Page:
7

Consider this program that essentially creates std::thread that calls the function func() with arg as argument:

#include <thread>
#include <iostream>

struct foo {
   foo() = default;
   foo(const foo&) { std::cout << "copy ctor" << std::endl; }
   foo(foo&&) noexcept { std::cout << "move ctor" << std::endl; }
};

void func(foo){}

int main() {
   foo arg;
   std::thread th(func, arg);
   th.join();
}

My output is

copy ctor
move ctor
move ctor

As far as I understand arg is copied internally in the thread object and then passed to func() as an rvalue (moved). So, I expect one copy construction and one move construction.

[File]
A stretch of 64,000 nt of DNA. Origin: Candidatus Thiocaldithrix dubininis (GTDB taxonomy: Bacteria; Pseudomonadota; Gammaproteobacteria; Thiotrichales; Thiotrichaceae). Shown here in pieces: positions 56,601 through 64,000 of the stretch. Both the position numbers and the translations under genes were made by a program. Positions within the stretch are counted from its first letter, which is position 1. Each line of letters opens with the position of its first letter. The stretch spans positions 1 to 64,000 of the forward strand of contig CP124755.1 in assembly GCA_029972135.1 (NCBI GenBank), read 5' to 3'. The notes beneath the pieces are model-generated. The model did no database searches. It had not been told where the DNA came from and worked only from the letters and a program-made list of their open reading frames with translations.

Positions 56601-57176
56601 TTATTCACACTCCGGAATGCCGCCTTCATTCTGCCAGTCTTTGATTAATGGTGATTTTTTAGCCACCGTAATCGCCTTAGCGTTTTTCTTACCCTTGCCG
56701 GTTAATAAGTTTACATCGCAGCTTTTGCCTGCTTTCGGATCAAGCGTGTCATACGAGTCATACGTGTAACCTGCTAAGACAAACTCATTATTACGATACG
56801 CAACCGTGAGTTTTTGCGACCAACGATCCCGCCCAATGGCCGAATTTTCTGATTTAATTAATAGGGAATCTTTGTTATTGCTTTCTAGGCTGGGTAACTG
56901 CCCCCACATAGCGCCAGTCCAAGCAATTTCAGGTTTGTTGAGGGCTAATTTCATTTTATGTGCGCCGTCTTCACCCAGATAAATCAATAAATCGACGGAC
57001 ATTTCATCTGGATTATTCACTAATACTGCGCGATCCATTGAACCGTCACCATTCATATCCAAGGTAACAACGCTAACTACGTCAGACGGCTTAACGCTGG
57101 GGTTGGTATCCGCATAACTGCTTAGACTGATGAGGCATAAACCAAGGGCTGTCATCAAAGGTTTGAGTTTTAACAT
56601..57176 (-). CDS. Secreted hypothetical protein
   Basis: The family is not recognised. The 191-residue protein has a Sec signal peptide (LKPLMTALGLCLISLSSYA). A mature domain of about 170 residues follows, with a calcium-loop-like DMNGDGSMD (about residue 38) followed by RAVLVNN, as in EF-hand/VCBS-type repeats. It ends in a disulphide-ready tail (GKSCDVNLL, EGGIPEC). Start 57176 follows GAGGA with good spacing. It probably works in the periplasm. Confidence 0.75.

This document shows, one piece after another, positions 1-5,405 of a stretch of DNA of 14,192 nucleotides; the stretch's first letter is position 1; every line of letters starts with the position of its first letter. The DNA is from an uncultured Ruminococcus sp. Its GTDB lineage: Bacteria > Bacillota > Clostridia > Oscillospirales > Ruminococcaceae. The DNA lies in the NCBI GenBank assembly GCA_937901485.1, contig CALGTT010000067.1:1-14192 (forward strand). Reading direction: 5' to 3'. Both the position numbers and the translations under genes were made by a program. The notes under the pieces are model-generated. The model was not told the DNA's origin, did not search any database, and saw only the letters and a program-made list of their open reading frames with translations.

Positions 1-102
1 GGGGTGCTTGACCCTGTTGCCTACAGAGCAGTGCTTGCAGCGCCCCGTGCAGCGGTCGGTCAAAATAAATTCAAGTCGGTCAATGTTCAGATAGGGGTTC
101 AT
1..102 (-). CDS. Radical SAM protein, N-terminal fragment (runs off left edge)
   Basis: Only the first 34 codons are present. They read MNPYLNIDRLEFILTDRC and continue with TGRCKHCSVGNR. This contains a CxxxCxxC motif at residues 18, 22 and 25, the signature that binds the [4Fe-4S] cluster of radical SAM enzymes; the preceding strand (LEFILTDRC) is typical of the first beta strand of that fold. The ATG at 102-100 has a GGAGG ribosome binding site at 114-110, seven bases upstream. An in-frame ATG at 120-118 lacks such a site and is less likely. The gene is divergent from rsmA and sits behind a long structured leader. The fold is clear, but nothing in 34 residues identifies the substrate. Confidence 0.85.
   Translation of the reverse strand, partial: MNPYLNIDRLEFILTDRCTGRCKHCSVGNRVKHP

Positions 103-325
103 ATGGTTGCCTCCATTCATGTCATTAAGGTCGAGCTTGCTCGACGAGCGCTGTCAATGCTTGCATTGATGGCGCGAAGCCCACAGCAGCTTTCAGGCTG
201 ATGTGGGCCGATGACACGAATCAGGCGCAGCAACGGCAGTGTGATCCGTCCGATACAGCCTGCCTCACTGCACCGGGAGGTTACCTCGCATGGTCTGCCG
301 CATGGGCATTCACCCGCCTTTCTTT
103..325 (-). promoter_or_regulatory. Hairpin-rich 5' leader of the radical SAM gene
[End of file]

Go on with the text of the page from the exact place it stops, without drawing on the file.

Why is there a second move construction?

2

2 Answers 2

3

You pass argument to func by value which should constitute the second move. Apparently std::thread stores it internally one more time before calling func, which AFAIK is absolutely legal in terms of the Standard.

1

So, I expect one copy construction and one move construction.

The standard doesn't actually say that. An implementation is allowed to do extra internal move constructions.

Doing so is potentially less efficient though. This was https://gcc.gnu.org/PR69724 and has been fixed for the upcoming GCC 10 release.

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